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Toward a Prehistory of the Na-Dene, with a General Comment on Population Movements among Nomadic Hunters
D. E. Dumond
New Series, Vol. 71, No. 5 (Oct., 1969), pp. 857-863
Stable URL: http://www.jstor.org/stable/670070
Page Count: 7
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C. E. Borden has hypothesized that ancestral speakers of Na-Dene spread from Alaska to the Pacific Northwest by 5000 B.C. Based upon distributions of language and artifacts, two additional hypotheses are added here: (1) Once established from Alaska through British Columbia, Na-Dene people provided the means for the spread of side-notched projectile blades from the continental United States to Alaska before 4000 B.C. (2) After the Hypsithermal a further dispersal south and east from Alaska spread the specifically Athapaskan languages. It is further suggested that the spread of relatively nomadic hunters into country inhabited by their own linguistic and cultural relatives may be a regular and periodic occurrence.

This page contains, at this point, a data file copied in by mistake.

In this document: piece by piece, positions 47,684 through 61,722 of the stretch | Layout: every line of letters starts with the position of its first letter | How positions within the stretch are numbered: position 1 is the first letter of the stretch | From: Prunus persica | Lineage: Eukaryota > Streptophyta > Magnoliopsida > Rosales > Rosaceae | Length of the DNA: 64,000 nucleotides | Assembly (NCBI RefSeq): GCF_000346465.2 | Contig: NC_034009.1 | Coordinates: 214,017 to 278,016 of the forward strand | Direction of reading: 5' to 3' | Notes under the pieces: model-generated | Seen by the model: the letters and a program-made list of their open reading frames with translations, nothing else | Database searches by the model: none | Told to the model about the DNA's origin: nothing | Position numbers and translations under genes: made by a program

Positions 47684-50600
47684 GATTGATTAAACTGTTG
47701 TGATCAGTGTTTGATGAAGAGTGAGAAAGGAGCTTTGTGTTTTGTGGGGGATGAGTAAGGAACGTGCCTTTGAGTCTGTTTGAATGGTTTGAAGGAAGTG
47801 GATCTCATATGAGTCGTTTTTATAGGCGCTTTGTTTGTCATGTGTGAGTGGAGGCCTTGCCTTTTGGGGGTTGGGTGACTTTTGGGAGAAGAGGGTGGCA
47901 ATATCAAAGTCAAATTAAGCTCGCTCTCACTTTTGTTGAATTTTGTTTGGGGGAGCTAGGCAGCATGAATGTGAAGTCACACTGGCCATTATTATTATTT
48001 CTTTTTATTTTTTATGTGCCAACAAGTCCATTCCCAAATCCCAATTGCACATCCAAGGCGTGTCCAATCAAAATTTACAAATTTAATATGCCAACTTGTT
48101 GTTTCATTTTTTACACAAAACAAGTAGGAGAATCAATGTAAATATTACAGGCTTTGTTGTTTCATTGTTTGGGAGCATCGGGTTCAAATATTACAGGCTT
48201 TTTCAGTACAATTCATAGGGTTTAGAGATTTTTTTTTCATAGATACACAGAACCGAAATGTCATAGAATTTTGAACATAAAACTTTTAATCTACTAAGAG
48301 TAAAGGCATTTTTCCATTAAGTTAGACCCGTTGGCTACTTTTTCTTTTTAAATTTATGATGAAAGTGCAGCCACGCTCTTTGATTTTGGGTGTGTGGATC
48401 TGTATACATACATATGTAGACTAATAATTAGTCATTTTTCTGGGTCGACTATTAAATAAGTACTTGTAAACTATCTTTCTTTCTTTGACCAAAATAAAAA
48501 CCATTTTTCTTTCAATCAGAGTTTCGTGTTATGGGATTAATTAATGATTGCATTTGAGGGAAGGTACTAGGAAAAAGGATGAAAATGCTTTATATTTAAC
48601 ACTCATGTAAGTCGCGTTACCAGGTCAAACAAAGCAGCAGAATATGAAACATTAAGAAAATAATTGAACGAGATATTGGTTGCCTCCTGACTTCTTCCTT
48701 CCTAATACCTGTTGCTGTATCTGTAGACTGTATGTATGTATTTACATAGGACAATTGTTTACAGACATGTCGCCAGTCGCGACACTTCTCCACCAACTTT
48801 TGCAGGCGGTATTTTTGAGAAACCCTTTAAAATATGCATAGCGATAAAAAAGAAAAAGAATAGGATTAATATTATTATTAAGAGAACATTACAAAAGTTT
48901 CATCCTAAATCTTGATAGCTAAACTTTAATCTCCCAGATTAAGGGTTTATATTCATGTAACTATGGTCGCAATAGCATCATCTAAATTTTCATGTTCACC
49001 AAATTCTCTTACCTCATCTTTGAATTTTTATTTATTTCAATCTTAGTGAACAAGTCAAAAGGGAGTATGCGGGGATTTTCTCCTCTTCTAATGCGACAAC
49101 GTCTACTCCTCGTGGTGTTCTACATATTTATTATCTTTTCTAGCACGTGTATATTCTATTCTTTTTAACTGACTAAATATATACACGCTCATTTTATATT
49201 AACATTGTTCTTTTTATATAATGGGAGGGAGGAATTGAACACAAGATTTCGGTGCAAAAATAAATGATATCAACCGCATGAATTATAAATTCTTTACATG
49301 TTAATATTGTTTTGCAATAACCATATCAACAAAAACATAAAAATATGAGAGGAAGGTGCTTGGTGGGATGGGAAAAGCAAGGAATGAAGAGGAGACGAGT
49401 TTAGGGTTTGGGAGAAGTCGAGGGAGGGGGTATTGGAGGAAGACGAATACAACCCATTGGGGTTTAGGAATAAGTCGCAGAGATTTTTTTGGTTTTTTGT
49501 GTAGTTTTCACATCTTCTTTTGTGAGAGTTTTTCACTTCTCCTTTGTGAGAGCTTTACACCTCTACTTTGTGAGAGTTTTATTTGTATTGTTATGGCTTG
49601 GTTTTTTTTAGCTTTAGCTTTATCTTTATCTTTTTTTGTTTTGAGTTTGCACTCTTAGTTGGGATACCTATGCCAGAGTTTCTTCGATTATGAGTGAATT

American Anthropologist © 1969 American Anthropological Association